For example, over 2% of the population of Christchurch was aged 90 or over in 2016, according to this ONS data. Birmingham had the highest total population (1.1m), including more than 7,500 people aged over 90. In terms of local authorities with the most millennials, the list goes: Birmingham, Leeds, Manchester, Glasgow, Sheffield, Edinburgh, Liverpool, Bristol, Bradford, Tower Hamlets - not exactly in population order but not far off. Greater London had 2.6m millennials and 1.5m baby boomers (1.77 millennials to every one boomer). Finally, compare and contrast the population profile of Tower Hamlets and West Somerset, as shown below.

Quite a few youngsters here, clearly
The distribution is a little top heavy, it would appear

I was motivated to do this because I've been thinking more about differences, societal cleavages and inequalities recently in some of my academic work. I also saw something on this for US counties by the US Census Bureau in 2015 and more recently George Eaton did a piece on it last week. He called this the 'defining schism' of UK politics, though as things stand there is a lot of competition in the schism-sphere. But if we do want to look at things in terms of schisms, my original map is useful, though I do prefer the more nuanced one at the top of this post.

'The defining schism of UK politics'?

As for me, I'm neither a millennial or a boomer, so I guess I'm somewhere in the middle of this particular schism - so I thought I'd make a map and crunch some numbers in order to understand it better. Feel free to take the data and come up with some other figures for millennials vs boomers but I'm pretty sure the results will be similar; if not now, then in 18 months or so.

Notes: as ever, I made the maps in QGIS. The web map was done in Tom Chadwin's fantastic qgis2web. How dare I label you a 'millennial'!? Blame the US Census Bureau - I've stolen their definition. Baby boomer definitions also vary, and by country, but not by that much so as you'll see on the web 1946-1964 seems about right, but of course it's not fact - just my view.

Wednesday, 27 December 2017

How to make a geogif

Back in October I said I'd do a write up of the workflow for creating a geogif, so here it is (and now I've fixed some errors in the original post, see update at end). I've done quite a few of these over the past few years, including ones of the 2017 UK general election, house prices in England and Wales since 1996, commuting in Greater Manchester and US gun homicides. My favourite is one of the coastline of Skye, though that was just for fun. But sometimes a geogif can be quite useful at telling the story of data quickly, particularly online (I think the general election one does this quite well). Here's the end result of the workflow described below - a geogif of the population of US states in 2017. All of the content (maps, QGIS project files, gifs, shapefiles) can be downloaded here.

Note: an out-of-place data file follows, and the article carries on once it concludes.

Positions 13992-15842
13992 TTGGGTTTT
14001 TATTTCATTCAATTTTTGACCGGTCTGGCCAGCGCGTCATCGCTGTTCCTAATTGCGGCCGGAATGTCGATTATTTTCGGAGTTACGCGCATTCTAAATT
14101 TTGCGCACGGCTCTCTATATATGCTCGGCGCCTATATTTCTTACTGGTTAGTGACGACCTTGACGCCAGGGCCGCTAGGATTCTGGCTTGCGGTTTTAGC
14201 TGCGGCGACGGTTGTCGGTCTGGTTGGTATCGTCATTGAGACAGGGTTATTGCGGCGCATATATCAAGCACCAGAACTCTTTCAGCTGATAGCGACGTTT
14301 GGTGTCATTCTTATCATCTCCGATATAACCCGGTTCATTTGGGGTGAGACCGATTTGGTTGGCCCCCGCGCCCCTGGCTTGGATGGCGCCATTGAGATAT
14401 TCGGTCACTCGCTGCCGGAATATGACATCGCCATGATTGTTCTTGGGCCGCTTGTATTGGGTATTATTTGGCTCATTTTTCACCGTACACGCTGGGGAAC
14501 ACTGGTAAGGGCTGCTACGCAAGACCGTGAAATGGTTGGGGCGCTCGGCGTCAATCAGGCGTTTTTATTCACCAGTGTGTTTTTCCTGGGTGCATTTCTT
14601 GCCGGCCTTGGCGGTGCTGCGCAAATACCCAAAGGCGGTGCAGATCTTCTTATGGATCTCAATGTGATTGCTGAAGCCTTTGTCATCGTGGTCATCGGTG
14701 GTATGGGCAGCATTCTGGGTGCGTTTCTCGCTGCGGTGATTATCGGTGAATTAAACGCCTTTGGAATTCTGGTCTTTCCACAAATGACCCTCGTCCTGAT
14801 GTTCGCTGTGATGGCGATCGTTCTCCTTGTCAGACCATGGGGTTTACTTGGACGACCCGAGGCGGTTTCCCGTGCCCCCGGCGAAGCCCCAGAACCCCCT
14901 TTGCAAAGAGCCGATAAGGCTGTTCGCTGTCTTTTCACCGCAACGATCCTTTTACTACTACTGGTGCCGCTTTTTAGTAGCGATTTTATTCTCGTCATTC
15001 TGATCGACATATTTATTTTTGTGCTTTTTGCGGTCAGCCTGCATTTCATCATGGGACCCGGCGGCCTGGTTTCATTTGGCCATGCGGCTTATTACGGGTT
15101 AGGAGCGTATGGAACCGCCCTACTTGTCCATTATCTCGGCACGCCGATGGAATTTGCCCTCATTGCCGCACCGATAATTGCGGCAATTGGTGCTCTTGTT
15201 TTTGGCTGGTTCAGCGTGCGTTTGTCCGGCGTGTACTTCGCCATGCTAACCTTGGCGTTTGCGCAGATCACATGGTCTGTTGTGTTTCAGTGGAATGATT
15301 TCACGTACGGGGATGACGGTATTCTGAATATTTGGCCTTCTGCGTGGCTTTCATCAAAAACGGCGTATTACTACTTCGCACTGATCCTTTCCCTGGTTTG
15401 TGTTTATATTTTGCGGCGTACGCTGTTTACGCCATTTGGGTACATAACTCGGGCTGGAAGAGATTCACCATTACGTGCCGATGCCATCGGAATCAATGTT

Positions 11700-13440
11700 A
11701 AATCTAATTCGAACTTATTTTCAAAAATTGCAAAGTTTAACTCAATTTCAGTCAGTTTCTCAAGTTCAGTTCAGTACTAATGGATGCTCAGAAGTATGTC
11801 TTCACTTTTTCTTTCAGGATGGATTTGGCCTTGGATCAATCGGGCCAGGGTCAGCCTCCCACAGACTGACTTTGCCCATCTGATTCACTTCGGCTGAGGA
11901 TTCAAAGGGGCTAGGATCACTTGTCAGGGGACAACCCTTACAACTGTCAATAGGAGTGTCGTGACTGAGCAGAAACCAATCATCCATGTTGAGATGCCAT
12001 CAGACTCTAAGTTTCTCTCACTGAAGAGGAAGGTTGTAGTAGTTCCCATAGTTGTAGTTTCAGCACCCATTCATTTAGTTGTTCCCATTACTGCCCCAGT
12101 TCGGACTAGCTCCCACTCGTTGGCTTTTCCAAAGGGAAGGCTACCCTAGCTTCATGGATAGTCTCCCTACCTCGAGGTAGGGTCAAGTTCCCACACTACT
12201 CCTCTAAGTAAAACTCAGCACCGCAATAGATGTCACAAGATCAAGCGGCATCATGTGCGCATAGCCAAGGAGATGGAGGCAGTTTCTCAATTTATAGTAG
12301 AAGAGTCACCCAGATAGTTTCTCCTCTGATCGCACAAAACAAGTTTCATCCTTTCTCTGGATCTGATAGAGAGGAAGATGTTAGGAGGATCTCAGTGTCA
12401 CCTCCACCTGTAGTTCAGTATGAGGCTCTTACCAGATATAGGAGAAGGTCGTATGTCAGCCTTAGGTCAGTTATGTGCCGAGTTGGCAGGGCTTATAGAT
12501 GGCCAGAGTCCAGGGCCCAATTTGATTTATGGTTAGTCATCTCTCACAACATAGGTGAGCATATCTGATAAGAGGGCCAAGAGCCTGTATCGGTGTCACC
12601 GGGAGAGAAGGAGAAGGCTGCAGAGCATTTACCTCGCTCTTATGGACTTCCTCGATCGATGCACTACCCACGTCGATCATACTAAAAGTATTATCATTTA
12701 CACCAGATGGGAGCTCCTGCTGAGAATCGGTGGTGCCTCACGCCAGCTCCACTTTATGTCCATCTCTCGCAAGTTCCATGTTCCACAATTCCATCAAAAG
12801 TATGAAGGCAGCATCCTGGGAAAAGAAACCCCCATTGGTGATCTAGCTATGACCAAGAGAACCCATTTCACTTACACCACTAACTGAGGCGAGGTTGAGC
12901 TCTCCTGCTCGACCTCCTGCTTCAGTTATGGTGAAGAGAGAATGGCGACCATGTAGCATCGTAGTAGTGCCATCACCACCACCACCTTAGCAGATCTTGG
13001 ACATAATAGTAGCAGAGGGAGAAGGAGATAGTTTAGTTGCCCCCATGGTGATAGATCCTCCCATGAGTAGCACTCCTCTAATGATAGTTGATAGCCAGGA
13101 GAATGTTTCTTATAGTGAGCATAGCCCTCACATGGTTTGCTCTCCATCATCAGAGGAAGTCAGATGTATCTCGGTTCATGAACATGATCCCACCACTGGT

Click for full size - 1200ms per frame, 1 minute in total

I'm going to assume that if you are following this then you have at least some knowledge of QGIS, but if not then you can probably read my previous posts on the QGIS Atlas tool to help you. But this is definitely aimed at people with existing knowledge of QGIS.

I've packaged up the QGIS project (.qgs file) and the individual shapefile layers I used to create the gif above. You can download them here and then just open the project to see what's going on 'under the hood'. If you open this project (us_state_pop_2017_red_fixed.qgs), you'll see that I've used three layers, as follows:
  • One layer is just a light grey states background;
  • One layer is for the darker grey states that appear sequentially in the gif; and
  • One layer (a duplicate of the darker grey layer) is for the red highlighted states, to give it a more dynamic animated look.
For the dark grey layer I've used a rule to style it, which means that it will show the currently active QGIS atlas feature, plus all previous ones: $id  <= $atlasfeatureid. It was suggested to me on StackExchange by Ian Turton as a simple way of achieving this effect.

The red layer is similar, but the rule on this layer is $id  = $atlasfeatureid, which means that it basically highlights only the current atlas feature as the Atlas iterates through each feature (note that in the new, updated QGIS project files I have used the new Atlas syntax, which is explained below).

Where you set the layer style rules I describe above